Author: Dr Sachitra Singh, MD (Pathology, AIIA)
Boon means a thing that is beneficial or helpful and bane means something that cause distress or arrogance so, according to the topic, if we are talking about plastic boon or bane, then plastic is a synthetic material that can be molded into any form with its ease of manufacturing and lower cost. Plastic has replaced other conventional material such as wood, clay, bones etc.
But plastic is non biodegradable and decompose a different rates. If It breaks down into the small pieces then it releases harmful gases like No2 and SO2, apart from the releasing heavy metals and toxins chemical such as dioxin. They threaten marine life and the well-being of people, as microplastics are now found in drinking water.
Plastic pollution has become an epidemic. Every year, we throw away enough plastic to circle the Earth four times. As of 2018, 380 million tons of plastic is produced worldwide, out of which only 9% is recycled, 12% is incinerated and the rest goes to the landfills, pulluting the environment.
Every piece of plastic ever disposed of is damaging the earth. Its lying somewhere in the earth, floating in the ocean. Plastic waste is a risk to public health as it enters our food chain creates congestion problem in brain, causing flooding, ends up in river bed and oceans, depleting ecosystem and marine biodiversity, where it is responsible for killing one million seabirds and 100,000 marine mammals every year.
Globally, one million plastic bottles are purchased every minute. A report produced by the World Economic Forum (2018), found that by 2050, there will be more plastic then fish in the world’s oceans due to 1.3 million tonnes of plastic ending up in the ocean each year.
From Pollution to Solution
Plastic pollution is a a pressing environmental concern that request our collective action. United Nation secretary general Autonio Guterres urged all people to reject single use plastic items, and warned that growing levels of plastic waste were becoming unmanageable.
On this Independence day address, Prime Minister called for movement to eliminate single-use-plastic in India, beginning on Gandhi jayanti October 2. This mov is part of an ambitious drive against single use plastic(SUP) under the theme ‘Shramdaan’ for which a detailed plan has been worked out for universities and department.
India generates an estimate 16 lakh tons of plastic waste annually. If sold at the global average of 50 cents, revenues of 5,600 crore a year. Why them cost of this waste around us? In order to realize the potential for recycling, waste must be regenerated at some. This segregated waste should be then transported and treated separately. If plastic waste is mixed with organic and sanitary matter, it’s recyclability drastically reduces and its value cost.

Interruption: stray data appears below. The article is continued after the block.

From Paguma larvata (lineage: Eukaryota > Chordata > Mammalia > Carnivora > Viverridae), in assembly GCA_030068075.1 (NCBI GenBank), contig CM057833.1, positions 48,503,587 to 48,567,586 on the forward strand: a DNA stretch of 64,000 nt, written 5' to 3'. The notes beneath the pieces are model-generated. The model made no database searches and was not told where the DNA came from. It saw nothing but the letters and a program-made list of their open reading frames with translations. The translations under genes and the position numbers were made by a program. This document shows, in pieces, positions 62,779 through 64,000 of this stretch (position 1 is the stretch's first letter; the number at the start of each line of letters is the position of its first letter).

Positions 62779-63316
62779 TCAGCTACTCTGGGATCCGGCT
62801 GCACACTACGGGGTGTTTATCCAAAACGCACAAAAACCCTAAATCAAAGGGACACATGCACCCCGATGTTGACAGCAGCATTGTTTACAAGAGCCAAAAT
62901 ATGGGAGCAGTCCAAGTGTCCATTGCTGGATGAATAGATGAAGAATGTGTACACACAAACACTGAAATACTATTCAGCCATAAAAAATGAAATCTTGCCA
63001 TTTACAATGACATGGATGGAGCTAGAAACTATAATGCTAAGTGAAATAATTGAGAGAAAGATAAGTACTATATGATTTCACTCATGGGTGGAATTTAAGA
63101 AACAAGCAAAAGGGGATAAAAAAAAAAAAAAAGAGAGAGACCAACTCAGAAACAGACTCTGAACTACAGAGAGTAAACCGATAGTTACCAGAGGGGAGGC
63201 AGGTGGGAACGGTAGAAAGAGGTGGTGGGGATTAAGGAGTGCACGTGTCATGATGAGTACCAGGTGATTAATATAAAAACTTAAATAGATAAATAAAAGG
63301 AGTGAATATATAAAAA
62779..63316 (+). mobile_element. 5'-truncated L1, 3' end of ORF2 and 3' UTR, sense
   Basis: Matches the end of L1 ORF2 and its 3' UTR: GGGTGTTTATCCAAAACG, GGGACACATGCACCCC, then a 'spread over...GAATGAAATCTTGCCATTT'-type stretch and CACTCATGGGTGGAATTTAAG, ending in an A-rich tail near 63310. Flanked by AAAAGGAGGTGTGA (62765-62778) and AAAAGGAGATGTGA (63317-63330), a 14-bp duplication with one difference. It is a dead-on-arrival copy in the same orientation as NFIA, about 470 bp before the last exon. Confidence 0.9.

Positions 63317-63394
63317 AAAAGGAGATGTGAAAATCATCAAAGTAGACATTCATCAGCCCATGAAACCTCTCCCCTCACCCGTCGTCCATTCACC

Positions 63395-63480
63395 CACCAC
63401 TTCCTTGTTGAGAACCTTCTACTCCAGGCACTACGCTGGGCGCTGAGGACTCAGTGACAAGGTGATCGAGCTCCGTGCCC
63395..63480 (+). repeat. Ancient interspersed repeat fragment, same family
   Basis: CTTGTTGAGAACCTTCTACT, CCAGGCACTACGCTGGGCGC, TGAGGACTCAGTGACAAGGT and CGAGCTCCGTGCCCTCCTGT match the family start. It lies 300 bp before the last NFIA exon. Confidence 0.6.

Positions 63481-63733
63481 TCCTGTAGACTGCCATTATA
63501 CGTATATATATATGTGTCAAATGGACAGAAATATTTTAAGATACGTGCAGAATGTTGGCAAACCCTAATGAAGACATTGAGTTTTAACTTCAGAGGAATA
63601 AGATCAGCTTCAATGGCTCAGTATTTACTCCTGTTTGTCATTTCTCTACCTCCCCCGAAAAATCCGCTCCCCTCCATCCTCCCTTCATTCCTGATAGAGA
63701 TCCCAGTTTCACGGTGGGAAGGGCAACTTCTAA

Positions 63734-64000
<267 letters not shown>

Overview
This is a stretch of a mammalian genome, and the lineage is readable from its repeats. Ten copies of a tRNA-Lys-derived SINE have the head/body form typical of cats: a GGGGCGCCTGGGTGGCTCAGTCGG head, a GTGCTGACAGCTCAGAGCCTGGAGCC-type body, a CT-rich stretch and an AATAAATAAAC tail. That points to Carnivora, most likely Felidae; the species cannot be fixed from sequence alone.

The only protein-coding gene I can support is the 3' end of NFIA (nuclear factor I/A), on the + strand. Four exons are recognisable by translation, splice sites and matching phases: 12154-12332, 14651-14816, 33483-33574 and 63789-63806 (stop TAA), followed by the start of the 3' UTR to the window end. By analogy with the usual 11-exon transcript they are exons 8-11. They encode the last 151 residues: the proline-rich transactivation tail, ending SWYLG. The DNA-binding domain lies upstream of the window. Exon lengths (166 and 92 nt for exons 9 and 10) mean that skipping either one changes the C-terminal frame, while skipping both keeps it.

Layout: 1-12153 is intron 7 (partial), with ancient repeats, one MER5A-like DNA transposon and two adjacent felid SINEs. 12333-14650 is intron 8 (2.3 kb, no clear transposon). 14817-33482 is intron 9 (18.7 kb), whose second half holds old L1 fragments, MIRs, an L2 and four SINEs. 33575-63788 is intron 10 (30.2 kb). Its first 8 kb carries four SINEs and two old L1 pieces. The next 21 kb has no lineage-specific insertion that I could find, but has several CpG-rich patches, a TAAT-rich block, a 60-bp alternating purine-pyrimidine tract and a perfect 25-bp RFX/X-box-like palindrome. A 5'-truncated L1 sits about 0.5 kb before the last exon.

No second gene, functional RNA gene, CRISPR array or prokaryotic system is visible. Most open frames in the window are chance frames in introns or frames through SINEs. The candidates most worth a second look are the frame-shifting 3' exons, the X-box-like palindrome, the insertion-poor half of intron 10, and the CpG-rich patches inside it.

Plastic waste management
Plastic waste management rules, 2016 notified by the central called for ban on “non-recyclable and multilayered” packing by March 2018, and a ban on carry bags of thickness less than 50 microns.
Indian’s efforts to beat plastic waste?
- More than 20 States and and Union territories have joint the fight to beat the plastic pollution, announcing a ban on single-use-plastic such as carry bags, cups, plates, cutley, straw and thermacol products.
- India has also worn global acclaim for it’s “Beat plastic pollution” resolve decreased on World environmental day last year, under which it pledged to eliminate Single-use-plastic by 2022.
Waste waste plastic from packaging of everything from food, cosmetics and groceries two goods delivered by bye online platforms remains unaddressed.
Collect back system
The plastic waste management rules, 2016 are clear that producers, importers and brand owners must adopt a “Collect-back-system” for the plastic, they introduce into the environment. However, not much has been done to take the process forward.
What is needed?
- Governments must start charging the producers for this waste and collect deligently.
- State and local governments should upgrade this waste managements.
Role of local bodies: Local bodies should consult manufacturer or importers to assess the problems.
India has made a lot of progress in reducing plastic waste but a lot more still needs to be done.